During my days in grad school at Notre Dame I had the good fortune to be a member of Broadway Christian Parish in South Bend, Indiana. Under the leadership of a series of remarkable pastors beginning in the late 1970s, this United Methodist congregation decided to celebrate the Eucharist every week in its one Sunday service.

Those who are not United Methodist, or have not been United Methodist at some point in their lives, may not be able fully to understand just how radical and courageous a decision that was.  For not a few United Methodists, a weekly Eucharist was something “Catholic,” something very un-Methodist. Of course, such critics tended not to know that the original Methodist revival in the eighteenth century had been a Eucharistic revival as much as it was an “evangelical” revival.

For this congregation, restoring the weekly Sunday celebration of the Eucharist had as much to do with ethics as with liturgy. The congregation had existed since the teens of the twentieth century, and over the course of several decades the congregation’s neighborhood changed. Closures at the Studebaker auto factory had hit the residents hard. By the late 1960s what had been a middle-class neighborhood had become an area of inner-city poverty.

Unlike other mainline Protestant congregations at the time and later who responded to such change by moving to the suburbs, Broadway stayed in the neighborhood of its birth.

Accompanying the decision to restore the Sunday Eucharist was a decision to serve the residents of the neighborhood, members or not, as an ethical act flowing from the celebration of the Eucharist itself.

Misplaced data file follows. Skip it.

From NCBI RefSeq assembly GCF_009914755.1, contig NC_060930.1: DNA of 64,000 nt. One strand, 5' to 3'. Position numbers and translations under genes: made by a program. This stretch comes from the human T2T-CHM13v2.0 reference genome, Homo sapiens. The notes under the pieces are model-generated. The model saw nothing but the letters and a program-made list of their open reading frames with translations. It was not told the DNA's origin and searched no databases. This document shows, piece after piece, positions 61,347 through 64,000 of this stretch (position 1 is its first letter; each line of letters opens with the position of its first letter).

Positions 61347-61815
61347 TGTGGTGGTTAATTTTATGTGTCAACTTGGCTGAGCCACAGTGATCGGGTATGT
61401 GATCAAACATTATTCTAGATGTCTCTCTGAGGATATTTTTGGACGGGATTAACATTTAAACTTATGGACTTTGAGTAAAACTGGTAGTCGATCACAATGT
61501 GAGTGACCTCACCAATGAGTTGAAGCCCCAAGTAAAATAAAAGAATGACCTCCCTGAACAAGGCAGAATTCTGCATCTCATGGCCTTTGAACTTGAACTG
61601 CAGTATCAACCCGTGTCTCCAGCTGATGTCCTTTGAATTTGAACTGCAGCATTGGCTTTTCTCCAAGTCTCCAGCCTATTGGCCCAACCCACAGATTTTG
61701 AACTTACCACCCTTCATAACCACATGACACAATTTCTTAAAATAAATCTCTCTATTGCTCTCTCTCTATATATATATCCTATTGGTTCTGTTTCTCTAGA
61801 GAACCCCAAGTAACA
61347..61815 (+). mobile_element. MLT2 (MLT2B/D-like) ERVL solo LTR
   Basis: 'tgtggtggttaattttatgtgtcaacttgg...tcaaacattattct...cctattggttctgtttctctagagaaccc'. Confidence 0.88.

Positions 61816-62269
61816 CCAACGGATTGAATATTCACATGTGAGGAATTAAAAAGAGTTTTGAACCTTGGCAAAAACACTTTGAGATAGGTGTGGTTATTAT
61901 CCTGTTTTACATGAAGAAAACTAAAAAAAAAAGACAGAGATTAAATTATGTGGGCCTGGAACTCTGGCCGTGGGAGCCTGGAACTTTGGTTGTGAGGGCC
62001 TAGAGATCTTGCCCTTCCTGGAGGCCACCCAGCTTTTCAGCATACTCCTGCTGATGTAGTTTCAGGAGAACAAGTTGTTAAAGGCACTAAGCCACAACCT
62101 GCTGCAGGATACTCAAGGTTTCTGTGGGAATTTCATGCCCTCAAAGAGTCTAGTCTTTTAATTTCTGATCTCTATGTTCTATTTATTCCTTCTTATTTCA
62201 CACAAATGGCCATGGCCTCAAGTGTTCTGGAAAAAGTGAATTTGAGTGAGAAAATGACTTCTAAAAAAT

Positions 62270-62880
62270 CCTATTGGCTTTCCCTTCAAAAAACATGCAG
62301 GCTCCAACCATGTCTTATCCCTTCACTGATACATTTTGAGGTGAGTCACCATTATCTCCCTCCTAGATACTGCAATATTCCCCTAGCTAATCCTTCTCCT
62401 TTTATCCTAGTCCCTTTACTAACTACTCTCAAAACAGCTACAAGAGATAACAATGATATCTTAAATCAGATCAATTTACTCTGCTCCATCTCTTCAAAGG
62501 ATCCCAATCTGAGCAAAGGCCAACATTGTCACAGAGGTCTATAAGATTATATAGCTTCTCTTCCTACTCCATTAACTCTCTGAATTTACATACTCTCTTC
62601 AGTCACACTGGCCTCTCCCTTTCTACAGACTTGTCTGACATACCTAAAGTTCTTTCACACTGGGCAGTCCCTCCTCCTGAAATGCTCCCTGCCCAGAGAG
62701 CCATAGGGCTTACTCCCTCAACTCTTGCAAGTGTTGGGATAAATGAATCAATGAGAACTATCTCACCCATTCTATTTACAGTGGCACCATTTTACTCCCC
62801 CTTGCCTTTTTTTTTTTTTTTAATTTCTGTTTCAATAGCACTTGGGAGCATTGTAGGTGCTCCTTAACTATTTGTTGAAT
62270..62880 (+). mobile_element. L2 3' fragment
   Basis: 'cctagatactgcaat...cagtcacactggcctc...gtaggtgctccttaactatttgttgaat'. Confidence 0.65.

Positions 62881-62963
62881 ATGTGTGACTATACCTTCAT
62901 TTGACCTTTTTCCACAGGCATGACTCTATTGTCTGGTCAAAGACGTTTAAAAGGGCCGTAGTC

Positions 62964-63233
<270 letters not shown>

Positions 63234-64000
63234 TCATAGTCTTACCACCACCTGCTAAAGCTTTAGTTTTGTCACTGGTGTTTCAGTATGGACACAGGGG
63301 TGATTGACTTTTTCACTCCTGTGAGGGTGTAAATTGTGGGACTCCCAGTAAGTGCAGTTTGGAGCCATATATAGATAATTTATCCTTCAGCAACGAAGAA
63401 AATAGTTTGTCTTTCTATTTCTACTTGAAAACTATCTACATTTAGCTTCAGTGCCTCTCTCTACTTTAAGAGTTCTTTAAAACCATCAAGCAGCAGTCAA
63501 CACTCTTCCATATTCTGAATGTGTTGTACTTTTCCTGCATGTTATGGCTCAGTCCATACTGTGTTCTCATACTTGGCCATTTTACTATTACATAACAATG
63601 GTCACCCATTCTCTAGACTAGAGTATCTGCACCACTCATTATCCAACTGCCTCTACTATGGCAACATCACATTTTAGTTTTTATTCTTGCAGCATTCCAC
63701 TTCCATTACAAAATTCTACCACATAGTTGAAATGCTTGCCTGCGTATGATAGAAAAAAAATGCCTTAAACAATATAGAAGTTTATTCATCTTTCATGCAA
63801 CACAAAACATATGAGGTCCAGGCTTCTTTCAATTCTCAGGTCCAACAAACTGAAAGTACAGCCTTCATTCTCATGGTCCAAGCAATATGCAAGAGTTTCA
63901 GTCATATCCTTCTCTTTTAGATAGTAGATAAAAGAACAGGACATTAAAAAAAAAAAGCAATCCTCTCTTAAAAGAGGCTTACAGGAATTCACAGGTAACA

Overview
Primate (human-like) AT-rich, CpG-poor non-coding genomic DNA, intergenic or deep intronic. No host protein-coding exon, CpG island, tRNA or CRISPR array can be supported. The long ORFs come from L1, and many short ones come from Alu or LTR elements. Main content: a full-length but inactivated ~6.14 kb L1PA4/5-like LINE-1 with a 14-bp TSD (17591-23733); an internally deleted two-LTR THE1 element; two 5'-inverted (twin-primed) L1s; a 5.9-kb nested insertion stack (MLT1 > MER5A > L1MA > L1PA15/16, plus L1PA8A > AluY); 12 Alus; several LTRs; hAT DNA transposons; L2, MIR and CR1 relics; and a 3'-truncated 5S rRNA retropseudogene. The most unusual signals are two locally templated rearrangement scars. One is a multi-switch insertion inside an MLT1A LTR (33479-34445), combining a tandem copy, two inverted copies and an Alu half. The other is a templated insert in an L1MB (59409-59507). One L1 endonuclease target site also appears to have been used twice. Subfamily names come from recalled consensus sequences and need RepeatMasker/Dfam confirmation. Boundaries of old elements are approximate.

One of the several things this decision meant in practice was to begin a community meal to be held each Sunday after worship. This meal, prepared and served by members of the congregation, was to be open to anyone who wished to attend. As part of an extended period of theological reflection on the Eucharist and the life of the congregation, members decided that such a meal was a natural, even necessary, extension of the feast of the Eucharist. Receiving the body and blood of the Lord entailed going from the altar of the Eucharist to the altar of the poor (St John Chrysostom or St Basil the Great, I’m working from memory here).  The community meal was an act of love and service born of the experience of receiving Christ in the Eucharist.

I was privileged to share in this life, and I have to say that I have not found a Christian community like it since.  The closest I have come was an Orthodox parish in St. Petersburg, Russia, in which the theological renewal associated with the martyr Fr Alexander Men’ had taken root. Doubtless there are others; I would love to know of them. In much of mainline Protestantism in the United States, the liturgical movement was eclipsed eventually by the contemporary worship movement. Congregations like Broadway are still a tiny minority.

But although Broadway is in the minority everywhere, it still serves as an example for Christians of all traditions, one worth examining closely, emulating, and thanking G-d for.

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